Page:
Stem cells are the building blocks of our bodies.  Over the last 20 years one of the landmarks events in neuroscience was the discovery of neural stem cells in the mammalian brain.  My lab works to understand the fundamental biology as it relates to neural stem cells.  For example, what are the factors that determine whether a cell will proliferate or turn into a differentiated cell type? What factors regulate the behaviour of stem cells and their progeny through development and into old age?  How can we get resident stem cells in the brain to contribute to brain repair after injury or in neural degenerative disease? Through an understanding of the molecules and factors that activate stem cells, promote their survival and form specific cell types, scientists will be in an ideal position to apply this knowledge to repair injured, human tissue.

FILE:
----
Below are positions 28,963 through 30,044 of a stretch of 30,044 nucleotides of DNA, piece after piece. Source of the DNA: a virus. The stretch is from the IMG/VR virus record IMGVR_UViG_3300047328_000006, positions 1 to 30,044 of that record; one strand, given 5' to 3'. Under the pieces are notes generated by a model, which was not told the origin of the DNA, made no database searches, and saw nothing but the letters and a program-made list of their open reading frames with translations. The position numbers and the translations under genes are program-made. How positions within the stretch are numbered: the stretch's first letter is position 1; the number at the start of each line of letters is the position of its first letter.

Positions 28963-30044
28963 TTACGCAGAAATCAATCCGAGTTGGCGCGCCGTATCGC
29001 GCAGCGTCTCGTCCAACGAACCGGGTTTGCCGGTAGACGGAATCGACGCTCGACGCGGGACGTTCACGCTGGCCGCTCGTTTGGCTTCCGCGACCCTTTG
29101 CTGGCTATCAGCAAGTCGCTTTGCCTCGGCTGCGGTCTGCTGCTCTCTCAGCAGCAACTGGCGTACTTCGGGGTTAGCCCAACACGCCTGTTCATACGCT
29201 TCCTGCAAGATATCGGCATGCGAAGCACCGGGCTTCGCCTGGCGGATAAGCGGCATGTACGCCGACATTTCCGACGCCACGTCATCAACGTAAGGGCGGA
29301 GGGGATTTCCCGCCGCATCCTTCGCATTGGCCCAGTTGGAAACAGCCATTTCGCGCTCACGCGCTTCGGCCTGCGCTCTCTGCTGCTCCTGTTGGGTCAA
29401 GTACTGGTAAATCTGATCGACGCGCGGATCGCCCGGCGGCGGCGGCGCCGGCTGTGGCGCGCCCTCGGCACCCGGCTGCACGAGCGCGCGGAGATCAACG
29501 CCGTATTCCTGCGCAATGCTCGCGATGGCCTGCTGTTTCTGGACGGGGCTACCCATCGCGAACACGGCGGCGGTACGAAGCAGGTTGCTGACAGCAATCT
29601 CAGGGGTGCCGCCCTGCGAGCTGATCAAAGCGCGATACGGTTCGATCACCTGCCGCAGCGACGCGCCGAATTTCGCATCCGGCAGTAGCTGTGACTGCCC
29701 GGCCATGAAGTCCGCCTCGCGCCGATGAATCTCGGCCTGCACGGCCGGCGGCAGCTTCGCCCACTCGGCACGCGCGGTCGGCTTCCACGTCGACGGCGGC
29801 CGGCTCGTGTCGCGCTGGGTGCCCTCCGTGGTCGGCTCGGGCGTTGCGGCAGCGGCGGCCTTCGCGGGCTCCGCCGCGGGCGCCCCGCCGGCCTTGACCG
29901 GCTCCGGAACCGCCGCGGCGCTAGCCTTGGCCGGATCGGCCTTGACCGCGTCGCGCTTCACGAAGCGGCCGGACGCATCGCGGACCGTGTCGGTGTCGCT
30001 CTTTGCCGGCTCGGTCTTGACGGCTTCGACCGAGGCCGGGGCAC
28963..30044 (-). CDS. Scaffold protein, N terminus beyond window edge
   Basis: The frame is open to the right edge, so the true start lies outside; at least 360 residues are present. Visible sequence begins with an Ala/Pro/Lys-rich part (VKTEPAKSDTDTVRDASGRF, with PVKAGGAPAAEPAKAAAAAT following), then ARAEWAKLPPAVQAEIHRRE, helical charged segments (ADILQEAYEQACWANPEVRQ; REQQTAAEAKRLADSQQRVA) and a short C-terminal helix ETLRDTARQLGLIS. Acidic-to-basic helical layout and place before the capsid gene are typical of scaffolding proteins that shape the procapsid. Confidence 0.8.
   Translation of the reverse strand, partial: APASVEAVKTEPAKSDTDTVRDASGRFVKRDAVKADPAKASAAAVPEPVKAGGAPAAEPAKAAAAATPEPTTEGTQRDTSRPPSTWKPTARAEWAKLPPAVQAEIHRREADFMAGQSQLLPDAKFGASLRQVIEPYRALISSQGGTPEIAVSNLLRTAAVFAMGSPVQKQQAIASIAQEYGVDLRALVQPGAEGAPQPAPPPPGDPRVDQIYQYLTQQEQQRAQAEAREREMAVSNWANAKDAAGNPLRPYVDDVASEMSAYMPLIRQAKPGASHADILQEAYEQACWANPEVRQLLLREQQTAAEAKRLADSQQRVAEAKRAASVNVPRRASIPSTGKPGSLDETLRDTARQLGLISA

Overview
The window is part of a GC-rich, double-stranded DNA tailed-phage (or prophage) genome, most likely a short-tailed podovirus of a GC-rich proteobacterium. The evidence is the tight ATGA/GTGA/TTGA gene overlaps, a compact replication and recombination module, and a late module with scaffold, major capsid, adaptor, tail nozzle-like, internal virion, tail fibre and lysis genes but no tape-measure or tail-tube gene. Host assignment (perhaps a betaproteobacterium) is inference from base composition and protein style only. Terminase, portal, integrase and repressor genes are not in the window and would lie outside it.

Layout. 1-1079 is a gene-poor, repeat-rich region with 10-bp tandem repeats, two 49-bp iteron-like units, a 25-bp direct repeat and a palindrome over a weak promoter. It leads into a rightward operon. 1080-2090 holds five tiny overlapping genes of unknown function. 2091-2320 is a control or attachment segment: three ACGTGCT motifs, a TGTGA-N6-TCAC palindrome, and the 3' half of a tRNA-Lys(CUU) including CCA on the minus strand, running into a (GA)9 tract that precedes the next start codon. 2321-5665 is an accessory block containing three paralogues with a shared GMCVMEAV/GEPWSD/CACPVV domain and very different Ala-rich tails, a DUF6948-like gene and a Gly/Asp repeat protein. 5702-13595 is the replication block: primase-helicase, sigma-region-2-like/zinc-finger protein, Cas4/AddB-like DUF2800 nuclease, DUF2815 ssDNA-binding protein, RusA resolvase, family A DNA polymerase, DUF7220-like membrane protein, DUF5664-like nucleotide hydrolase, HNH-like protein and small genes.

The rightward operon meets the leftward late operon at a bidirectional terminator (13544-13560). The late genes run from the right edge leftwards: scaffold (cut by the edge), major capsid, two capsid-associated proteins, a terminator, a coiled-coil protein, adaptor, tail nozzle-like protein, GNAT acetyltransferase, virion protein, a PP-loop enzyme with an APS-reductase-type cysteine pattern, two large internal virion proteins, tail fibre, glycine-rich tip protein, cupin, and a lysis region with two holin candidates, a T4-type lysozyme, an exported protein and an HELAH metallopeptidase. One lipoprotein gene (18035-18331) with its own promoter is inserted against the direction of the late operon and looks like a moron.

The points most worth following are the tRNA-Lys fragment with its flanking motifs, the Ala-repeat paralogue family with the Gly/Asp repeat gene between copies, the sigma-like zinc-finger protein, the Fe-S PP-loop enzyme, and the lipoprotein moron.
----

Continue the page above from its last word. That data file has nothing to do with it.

My group works primarily on neural stem cell biology, throughout development and into the aging brain, with the goal of treating of stroke, acquired brain injury (including cerebral palsy) and spinal cord injury. We use culture techniques and animal models to examine the fundamental biology of stem cells and develop pre-clinical models to examine the potential of stem cell based therapies to promote neural repair and functional recovery.   We employ cell transplantation paradigms as well as activation strategies to induce stem cells residing in the nervous system to promote self-repair. Towards this goal we are creating tools to promote stem cell migration to sites of injury. Through collaborative efforts with scientists and clinician scientists, our goal is to treat neurodegenerative and injury states in the central nervous system. The understanding of how biophysical and biochemical cues in the cells’ surrounding regulate cell fate and differentiation can be harnessed for the development of novel approaches to modulate stem cell behaviors, leading eventually to their clinical utilization.